The Cosmic Octave
In 1978 Hans Cousto, a Swiss mathematician and musicologist discovered the natural law of the "Cosmic Octave"; this links a variety of natural phenomena which occur periodically, such as of the orbits and rotations of the planets, the weather, colours and musical rhythms and tones. Using the formula f (frequency) x 2n (= doubled n times) he calculated the audio frequencies of the circulations and rotations of the earth, the moon and the planets. In musical theory the octave is well known: if you double the "hertz" (cycle per second) of eg middle C on the piano, you reach C one octave higher, if you halve it, C one octave lower is attained.
For informations in detail about the Cosmic Octave please see
Since 1978 Fritz Dobretzberger has cooperated with Hans Cousto, producing tuning forks which vibrate at the frequencies calculated, thereby making these audible. Eleven years later he founded Planetware to provide information about the Cosmic Octave and to ensure that the relevant instruments are available for everyday use.
The Usage of Tuning Forks
In order to allow people to hear and experience the planetary frequencies, we commissioned tuning forks to be manufactured. Nowadays such tuning forks are used in sonopuncture (phonophoresis). With this application the handling of tuning forks has changed. Unlike when tuning musical instruments, the tuning forks used in sonopuncture are held much longer. Often they are placed on the body for minutes after being struck and when the vibration has stopped they are struck anew and again placed on the body. This process is repeated a number of times.
A WORLD FIRST
Tuning forks Splus and Lplus with ergonomic handle
After more than 30 years interest in the planetary tuning forks for use in sonopuncture has increased so dramatically that Planetware has been able to develop tuning forks with an ergonomically designed handle. The shape and material used allow the tuning fork to be held more easily and comfortably than ever before. The easy handling means that your fingers don’t tire or cramp as quickly. This innovative ergonomic soft grip is the result of years of research and testing with various materials and shapes. It has been tried and tested by the users themselves.
Striking the tuning fork
The tuning fork should not be struck on hard objects, otherwise an unwanted high overtone - a whistle tone - will emerge. Even with special hard rubber tuning fork stop blocks offered on the market, we have had to determine this whistle tone during tests.
If the tuning fork is rarely used, it can be attached to the ball of the other hand, for example.
If it is used more often, the tuning fork can be struck against an object that has the "softness" of a ball of the hand. A tightly rolled guest towel is very suitable, the roll is lashed down at both ends with two cords.
When striking, hold the tuning fork with thumb, index finger and middle finger to the shaft (or to the grip pad of the Splus version) and strike the end of one of the two prongs with swing from the wrist to the (not too hard) object. It is important that the stroke is short and springy, i.e. that the object is only touched very briefly. The period of oscillation of the tone reaches a maximum time span by this short striking. Do not touch the arch of the fork with your fingers so that the fork arms can swing freely.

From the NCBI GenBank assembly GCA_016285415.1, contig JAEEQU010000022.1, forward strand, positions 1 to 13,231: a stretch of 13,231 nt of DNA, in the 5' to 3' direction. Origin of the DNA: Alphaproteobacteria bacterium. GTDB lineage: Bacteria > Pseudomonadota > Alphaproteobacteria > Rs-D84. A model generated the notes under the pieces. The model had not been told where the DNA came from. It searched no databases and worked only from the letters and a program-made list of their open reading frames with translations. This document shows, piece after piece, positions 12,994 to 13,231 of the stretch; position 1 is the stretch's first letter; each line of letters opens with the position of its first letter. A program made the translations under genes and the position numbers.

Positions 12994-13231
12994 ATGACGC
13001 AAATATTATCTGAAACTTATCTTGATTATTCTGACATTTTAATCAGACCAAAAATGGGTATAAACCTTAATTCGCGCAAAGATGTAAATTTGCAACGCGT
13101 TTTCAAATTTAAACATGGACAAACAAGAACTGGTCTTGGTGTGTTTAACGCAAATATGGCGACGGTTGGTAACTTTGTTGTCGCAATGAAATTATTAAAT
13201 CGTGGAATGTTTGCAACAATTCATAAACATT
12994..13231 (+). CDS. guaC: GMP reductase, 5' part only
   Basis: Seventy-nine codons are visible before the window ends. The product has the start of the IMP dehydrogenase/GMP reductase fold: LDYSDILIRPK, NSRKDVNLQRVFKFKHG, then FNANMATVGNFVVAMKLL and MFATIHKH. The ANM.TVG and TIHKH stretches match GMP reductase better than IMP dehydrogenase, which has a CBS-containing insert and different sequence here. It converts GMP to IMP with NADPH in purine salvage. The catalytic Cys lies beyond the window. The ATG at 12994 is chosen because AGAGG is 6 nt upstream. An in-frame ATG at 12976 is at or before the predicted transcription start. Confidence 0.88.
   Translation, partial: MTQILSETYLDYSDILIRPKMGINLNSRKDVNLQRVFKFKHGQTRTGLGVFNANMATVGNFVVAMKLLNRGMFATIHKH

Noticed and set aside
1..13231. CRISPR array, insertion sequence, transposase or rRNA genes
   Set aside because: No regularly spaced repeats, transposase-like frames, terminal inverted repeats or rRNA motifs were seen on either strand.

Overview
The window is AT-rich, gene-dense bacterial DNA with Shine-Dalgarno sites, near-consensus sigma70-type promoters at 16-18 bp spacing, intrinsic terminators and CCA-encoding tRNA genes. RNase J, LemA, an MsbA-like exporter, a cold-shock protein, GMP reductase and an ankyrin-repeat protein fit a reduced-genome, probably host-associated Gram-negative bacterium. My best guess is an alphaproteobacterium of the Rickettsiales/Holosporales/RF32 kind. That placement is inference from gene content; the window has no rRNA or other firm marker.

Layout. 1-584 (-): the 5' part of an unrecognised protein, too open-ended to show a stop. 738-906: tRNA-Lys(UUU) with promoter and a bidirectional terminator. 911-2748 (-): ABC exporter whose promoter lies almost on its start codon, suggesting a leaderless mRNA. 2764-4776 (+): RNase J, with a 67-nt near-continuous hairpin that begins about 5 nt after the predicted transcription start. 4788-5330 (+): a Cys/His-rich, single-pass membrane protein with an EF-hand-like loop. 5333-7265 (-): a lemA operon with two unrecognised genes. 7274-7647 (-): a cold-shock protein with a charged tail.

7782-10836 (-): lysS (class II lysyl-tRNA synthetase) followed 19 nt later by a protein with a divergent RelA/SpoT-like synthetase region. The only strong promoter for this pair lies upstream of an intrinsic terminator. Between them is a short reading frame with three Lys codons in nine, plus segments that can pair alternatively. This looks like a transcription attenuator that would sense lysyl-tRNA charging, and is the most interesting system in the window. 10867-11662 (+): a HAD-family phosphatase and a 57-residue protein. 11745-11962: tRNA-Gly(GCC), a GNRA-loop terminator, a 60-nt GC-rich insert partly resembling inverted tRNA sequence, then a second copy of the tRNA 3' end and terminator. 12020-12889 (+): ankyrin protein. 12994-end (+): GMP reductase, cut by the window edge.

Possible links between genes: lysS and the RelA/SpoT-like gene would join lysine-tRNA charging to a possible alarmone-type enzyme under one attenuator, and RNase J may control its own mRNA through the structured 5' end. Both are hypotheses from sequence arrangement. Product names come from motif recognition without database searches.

Cleaning the tuning fork
Do not clean the tuning fork in sterilizers after use. The tuning fork should be cleaned with a dry or slightly greasy cloth.
A Tuning Fork Should Be In Tune (High-grade Steel vs. Aluminium)
Whether for tuning or sonopuncture, the highest possible resonance is of the utmost importance for frequency precision. Planetware's tuning forks, made of high-quality stainless steel, offer this high precision.
Compared with aluminium tuning forks, those made of stainless steel have a more stable frequency deviation arising from temperature differences, which is especially important in their use in sonopuncture. During this process tuning forks are held in the hand for longer periods leading to their heating up. The change in frequency in stainless steel tuning forks caused by this temperature difference is minimal compared to that produced in aluminium tuning forks that expand more when heated, thus changing the note.
Since the autumn of 1978 when Hans Cousto identified the frequencies of the Earth, moon, planets and sun we have placed great value on the highest quality. A short anecdote from those days serves as proof: The first tuning forks delivered from the factory were only of DIN standard meaning some forks had a deviance of up to 1 Hz from the specified frequency. We returned these tuning forks assuring the manufacturers that a difference of 1 Hz in the octave of the Earth’s rotation would make the terrestrial day approx. 7 minutes shorter than it actually is (in fact, in the past 3000 years the length of the Earth day has increased by approx. 0.05 seconds).
In order to achieve this high quality and uniform vibration behaviour all PLANETWARE tuning forks are made from stainless steel of the highest quality. Furthermore, each fork is individually hand-filed as often as necessary (either at the ends of the prongs or the inside of the base and at a temperature of 20°C) to achieve the required precision.
The better the frequencies harmonize, the better the vibrations are transmitted. Nowadays there are a number of companies on the market offering tuning forks. If you are looking for high quality, check out the accuracy of the frequency.